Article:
What's Your Eleventh Essential? Celebrating the Ten Essentials

In this feature from Mountaineer magazine, hear about one watercolor artist's take on the Ten Essentials, and why it's important to personalize your own list of essentials; sometimes even including that special eleventh essential.
Claire Giordano Claire Giordano
Watercolor Artist
March 20, 2021

The last patch of shade disappears in a wavering blue line, distorted by the heat. I sit on the scorching sand in exasperation. We are still five miles from the car, and I feel like garbage. I’m dizzy, a bit nauseous, and have a headache. After a year of hiking in the Northwest, I’ve forgotten about the unrelenting desert sun and my 2.5 liters of water was not nearly enough... I am dehydrated, and badly.

This is my first experience with bad dehydration, and what started as a great day hike has deteriorated into a sufferfest. I know better. It is scary to think that my simple oversight could be much worse if it weren’t for my hiking partner, who prudently carried more water than I did and gave me everything they had left. Bringing extra water is one of the Ten Essentials, and for good reason. As I later learn in a first aid course, dehydration takes time to develop, and even longer to bounce back from. I’m surprised by how many hours it takes to feel better.

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Field sketches created by Claire at the HJ Andrews Experimental Forest in Oregon, in Greenland, and in Arches National Park.

The Ten Essentials

I first learned about the Ten Essentials when I was six years old. My dad made a child-sized emergency kit that I carried with pride in my small backpack. Understanding how to take care of myself outside was a rite of passage in our house, and choosing the right gear was a family activity before every trip.

Today, as an avid outdoorswoman and plein air watercolor artist, I spend a lot of time outdoors. I still have the kit my dad gave me, which has grown substantially in size as I cultivate my own outdoor knowledge. After a ten-day wilderness first aid class my medical supplies doubled in volume, and since my desert experience I always bring more water than I think I’ll need (and purification tablets, just in case). It brings me comfort and confidence to know that I always have the essential gear I need to spend an unexpected night outside and to care for myself and others. I also see each mistake or forgotten item as a learning opportunity to refine my essentials kit for next time.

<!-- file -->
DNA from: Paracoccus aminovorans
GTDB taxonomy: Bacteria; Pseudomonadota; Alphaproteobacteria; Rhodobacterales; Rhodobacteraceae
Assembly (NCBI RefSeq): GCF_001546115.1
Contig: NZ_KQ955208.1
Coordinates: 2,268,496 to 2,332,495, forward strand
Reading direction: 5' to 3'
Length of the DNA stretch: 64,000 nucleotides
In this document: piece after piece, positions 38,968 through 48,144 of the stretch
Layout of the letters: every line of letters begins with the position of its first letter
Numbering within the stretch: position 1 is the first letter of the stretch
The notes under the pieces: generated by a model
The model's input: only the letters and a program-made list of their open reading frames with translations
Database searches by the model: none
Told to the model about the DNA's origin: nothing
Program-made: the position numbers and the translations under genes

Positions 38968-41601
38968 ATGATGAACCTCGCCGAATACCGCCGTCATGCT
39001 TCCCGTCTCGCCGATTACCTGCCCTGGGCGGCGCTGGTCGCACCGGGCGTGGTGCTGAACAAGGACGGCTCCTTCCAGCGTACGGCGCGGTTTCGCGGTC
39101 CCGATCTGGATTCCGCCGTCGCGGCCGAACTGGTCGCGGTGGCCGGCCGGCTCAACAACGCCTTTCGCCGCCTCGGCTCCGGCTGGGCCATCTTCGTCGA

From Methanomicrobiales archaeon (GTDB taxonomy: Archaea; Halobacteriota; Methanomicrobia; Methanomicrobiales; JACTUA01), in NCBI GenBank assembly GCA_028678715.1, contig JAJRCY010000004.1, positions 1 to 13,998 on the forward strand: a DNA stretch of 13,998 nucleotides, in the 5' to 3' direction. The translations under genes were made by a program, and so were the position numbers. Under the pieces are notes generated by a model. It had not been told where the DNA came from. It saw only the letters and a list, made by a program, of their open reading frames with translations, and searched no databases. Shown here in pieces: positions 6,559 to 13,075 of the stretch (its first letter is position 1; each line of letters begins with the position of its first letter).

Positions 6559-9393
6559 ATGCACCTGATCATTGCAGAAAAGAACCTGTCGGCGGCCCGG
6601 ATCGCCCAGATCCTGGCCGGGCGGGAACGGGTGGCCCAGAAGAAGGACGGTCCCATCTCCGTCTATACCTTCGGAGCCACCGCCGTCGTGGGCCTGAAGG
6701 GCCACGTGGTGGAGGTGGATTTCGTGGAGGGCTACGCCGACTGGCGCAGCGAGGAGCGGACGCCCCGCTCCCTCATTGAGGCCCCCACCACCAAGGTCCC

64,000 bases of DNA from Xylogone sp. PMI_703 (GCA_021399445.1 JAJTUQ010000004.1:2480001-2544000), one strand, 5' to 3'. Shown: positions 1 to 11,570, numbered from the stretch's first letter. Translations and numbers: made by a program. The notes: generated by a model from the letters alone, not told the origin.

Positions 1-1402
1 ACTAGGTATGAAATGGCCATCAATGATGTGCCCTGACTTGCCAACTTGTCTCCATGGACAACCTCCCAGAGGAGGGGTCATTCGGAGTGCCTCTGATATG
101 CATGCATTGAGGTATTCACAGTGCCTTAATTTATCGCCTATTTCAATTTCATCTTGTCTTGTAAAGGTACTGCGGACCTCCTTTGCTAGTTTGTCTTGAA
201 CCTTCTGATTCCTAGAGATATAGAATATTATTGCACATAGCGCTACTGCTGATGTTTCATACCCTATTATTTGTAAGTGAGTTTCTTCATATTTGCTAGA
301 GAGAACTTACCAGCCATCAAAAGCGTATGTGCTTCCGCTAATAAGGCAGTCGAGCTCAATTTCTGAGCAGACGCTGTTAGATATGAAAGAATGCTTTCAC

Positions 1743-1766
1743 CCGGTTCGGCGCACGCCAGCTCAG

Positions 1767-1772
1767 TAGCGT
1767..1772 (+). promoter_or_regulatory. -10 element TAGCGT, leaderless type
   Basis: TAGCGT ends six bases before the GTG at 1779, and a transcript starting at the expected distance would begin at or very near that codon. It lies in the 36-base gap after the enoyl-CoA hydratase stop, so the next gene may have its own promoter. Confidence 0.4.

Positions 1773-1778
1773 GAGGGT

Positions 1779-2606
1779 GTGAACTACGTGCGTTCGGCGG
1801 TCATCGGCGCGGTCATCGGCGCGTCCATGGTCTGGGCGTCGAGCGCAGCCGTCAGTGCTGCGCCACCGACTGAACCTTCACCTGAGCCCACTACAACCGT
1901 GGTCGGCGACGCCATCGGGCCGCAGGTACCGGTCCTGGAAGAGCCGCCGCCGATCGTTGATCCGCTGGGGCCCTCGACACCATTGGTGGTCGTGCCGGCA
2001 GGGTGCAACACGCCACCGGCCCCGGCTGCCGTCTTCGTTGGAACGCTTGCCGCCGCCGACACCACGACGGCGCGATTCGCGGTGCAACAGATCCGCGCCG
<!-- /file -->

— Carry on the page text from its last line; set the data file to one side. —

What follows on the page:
What I love about the Ten Essentials is that, while everyone has the same key categories, the specifics are incredibly personalized. Some of my friends count the grams of their emergency kit and scour the internet for the lightest pair of tweezers. Personally, I go the other way. I always carry two warm puffy jackets in the mountains because I paint beside glaciers; the katabatic winds that blast off the ice are incredibly cold, especially when I sit still for three hours.

I also love that every good Ten Essentials list usually has a story like mine, with items added based on an outdoor mishap or a never-forget-again omission. I once spent a night outside without a pad of any kind and vividly remember waking up in the middle of the night sliding on the tent floor. My sleep-addled and overly-imaginative brain was momentarily convinced a bear was pulling me out of the tent, and I am still amazed that my friends weren’t woken up by the massive ruckus I made. I never forgot a sleeping pad again, and today you’ll find an ever-evolving pre-trip checklist on my phone.

One of my favorite questions to ask people is, “What’s your eleventh essential - the one thing you can’t live without on a trip?” For me, this is my small palette of paints, quickly followed by a sleeping pad. Do you have a good Ten Essentials story? Share on Instagram or Facebook and tag The Mountaineers. And, for today’s creative exercise, I invite you to join me by drawing, painting, or writing about your Ten Essentials!


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10essentials6.png10essentials7.png10essentials8.png10essentials9.png10essentials10.png10essentials11.png10essentials12.png10essentials13.pngClaire Giordano is an environmental artist and writer following the interwoven patterns of people, place, and climate change. See more of her work at www.claireswanderings. com or follow her on Instagram at @claireswanderings.


This article originally appeared in our Spring 2021 issue of Mountaineer Magazine. To view the original article in magazine form and read more stories from our publication, visit our magazine archive.

LEAD IMAGE OF Claire painting at Lac Blanc, a popular alpine lake above Chamonix in the French Alps. All images courtesy of Claire Giordano. 


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